When he first moved to the property, he lived in a cabana next to the swimming pool and then slowly built a barn, garage and magnificent home over the years. He has grapevines trained to grow along his rooftop, a tomato plant sprawling onto his patio and rosebushes he prunes himself.
The firing clobbered the Smothers Brothers, who spent years recovering their careers and, in many ways, their lives as well.
“It took three years to get my sense of humor back,” he says. “I started taking everything seriously. I became the temporary poster boy for the First Amendment, freedom of speech. Twenty years later, there’s Howard Stern.”
He and his brother went off separately, as Smothers struggled to find himself. “Everything was so serious,” he says. “Then I saw Jane Fonda on the ‘Tonight Show’ one night talking about burning babies. I think Cesar Chavez was on the same show. It was like an epiphany for me – there was no joy, no sense of humor, no laughter. It just turned me around.”
He leaves and returns with a calligraphic print he and his wife sent out some years before as a Christmas card. It is a quote from Alistair Cooke that reads:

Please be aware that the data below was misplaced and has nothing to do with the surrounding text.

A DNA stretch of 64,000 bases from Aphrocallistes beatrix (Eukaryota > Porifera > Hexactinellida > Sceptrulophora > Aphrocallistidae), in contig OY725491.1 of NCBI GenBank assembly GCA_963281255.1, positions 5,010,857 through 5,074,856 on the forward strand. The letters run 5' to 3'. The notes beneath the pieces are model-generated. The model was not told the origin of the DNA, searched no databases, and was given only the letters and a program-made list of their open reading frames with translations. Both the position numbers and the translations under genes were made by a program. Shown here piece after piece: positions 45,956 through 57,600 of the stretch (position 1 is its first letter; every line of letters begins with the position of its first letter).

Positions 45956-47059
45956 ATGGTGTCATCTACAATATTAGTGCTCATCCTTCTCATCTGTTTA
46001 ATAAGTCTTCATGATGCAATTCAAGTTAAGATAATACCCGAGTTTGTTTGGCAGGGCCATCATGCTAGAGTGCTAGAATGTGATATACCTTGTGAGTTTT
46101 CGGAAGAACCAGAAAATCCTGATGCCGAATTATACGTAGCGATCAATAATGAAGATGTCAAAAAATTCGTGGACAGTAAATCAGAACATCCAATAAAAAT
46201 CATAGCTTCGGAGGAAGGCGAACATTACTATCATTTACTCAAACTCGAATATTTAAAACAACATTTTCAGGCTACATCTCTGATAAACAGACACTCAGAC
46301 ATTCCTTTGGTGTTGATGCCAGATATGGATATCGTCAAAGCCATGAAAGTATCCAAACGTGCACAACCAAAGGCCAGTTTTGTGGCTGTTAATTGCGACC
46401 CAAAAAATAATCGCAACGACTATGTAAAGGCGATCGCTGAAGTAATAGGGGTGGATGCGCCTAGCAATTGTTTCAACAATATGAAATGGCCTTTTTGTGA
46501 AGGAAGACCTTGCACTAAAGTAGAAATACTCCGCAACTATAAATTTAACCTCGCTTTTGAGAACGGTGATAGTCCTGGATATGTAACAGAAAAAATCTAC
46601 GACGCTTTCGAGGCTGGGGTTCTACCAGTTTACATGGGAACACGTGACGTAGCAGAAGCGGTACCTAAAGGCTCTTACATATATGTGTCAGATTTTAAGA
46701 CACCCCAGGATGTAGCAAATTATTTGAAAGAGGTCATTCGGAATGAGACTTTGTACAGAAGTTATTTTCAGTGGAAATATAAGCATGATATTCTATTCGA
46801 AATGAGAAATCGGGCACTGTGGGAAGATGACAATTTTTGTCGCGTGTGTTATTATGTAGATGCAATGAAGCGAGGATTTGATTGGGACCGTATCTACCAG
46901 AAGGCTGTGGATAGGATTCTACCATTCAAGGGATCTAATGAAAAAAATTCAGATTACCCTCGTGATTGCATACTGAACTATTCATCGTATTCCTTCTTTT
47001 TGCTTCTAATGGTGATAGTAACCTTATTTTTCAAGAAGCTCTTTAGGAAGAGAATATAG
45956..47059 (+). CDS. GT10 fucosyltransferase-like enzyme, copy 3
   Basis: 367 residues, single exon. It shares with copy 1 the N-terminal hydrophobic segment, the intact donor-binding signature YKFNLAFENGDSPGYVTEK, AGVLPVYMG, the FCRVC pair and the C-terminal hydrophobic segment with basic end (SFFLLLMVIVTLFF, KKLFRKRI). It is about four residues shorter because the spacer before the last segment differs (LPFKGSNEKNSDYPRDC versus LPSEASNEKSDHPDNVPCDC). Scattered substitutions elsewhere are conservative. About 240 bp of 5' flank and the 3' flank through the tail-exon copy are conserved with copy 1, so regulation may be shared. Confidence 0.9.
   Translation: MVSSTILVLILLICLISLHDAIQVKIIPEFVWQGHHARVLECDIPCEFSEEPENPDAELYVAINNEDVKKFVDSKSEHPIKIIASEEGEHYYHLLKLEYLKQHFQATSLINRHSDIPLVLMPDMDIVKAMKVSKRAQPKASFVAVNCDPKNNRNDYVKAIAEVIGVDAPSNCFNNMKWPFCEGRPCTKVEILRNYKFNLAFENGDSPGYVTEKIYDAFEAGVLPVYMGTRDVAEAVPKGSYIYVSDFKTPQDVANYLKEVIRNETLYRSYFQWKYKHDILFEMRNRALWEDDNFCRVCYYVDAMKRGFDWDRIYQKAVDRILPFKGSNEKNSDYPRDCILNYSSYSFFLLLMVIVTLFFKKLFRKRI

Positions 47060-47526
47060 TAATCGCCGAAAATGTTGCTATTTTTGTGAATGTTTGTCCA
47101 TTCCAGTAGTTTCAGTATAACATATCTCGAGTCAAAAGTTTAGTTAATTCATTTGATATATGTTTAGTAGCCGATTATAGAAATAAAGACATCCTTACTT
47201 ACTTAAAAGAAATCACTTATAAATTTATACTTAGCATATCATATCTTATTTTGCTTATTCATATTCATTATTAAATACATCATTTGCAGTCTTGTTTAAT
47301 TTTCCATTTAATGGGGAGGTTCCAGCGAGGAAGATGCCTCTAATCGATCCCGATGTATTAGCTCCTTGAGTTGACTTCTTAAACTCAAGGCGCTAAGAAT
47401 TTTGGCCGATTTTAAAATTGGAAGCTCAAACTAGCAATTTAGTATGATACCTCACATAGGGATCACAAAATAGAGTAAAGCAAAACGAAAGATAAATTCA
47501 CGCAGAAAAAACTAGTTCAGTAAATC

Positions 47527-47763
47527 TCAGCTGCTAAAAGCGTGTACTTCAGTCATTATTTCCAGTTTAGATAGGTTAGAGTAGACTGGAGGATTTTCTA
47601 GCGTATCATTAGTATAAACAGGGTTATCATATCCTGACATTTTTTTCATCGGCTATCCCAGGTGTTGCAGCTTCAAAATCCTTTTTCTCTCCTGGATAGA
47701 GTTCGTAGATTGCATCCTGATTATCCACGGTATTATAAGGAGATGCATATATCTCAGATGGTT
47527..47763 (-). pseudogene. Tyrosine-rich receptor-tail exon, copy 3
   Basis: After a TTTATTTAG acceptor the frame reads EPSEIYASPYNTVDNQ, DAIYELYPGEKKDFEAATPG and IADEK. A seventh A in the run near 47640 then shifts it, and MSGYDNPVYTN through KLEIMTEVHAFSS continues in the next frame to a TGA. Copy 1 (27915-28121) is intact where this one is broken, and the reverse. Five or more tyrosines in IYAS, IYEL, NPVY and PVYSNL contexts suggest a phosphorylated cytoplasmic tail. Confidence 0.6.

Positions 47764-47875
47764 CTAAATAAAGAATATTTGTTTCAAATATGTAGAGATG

“In the best of times, our days are numbered anyway. So it would be a crime against nature for any generation to take the world crisis so solemnly, that it put off enjoying those things for which we were designed in the first place: the opportunity to do good work, to enjoy friends, to fall in love, to hit a ball, and to bounce a baby.”
With a playwright’s timing, his wife arrives, fresh from working out, a trim woman who hosts a radio talk show in Santa Rosa.
“OK, so she’s 25 years younger,” says Smothers. “If she dies, she dies.”
“I didn’t think that was funny the first time,” says his wife.
In Tommy Smothers’ life, everybody else is a straight man.
Source / SFGate
Thanks to Carlos Lowry / The Rag Blog